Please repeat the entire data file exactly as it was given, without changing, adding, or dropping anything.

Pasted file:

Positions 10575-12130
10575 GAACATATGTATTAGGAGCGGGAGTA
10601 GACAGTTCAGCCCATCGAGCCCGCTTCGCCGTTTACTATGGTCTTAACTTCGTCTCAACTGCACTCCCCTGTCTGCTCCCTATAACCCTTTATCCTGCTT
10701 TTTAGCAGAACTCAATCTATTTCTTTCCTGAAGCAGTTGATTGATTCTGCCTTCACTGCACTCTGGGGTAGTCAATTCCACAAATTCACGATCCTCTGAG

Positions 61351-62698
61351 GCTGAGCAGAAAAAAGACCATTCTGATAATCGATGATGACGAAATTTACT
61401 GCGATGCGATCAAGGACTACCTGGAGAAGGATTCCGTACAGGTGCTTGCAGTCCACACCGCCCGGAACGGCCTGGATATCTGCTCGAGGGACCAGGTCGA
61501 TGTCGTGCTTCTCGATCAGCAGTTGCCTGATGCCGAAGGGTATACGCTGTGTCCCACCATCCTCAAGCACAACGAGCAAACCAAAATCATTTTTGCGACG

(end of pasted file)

Positions 10575-12130
10575 GAACATATGTATTAGGAGCGGGAGTA
10601 GACAGTTCAGCCCATCGAGCCCGCTTCGCCGTTTACTATGGTCTTAACTTCGTCTCAACTGCACTCCCCTGTCTGCTCCCTATAACCCTTTATCCTGCTT
10701 TTTAGCAGAACTCAATCTATTTCTTTCCTGAAGCAGTTGATTGATTCTGCCTTCACTGCACTCTGGGGTAGTCAATTCCACAAATTCACGATCCTCTGAG

Positions 61351-62698
61351 GCTGAGCAGAAAAAAGACCATTCTGATAATCGATGATGACGAAATTTACT
61401 GCGATGCGATCAAGGACTACCTGGAGAAGGATTCCGTACAGGTGCTTGCAGTCCACACCGCCCGGAACGGCCTGGATATCTGCTCGAGGGACCAGGTCGA
61501 TGTCGTGCTTCTCGATCAGCAGTTGCCTGATGCCGAAGGGTATACGCTGTGTCCCACCATCCTCAAGCACAACGAGCAAACCAAAATCATTTTTGCGACG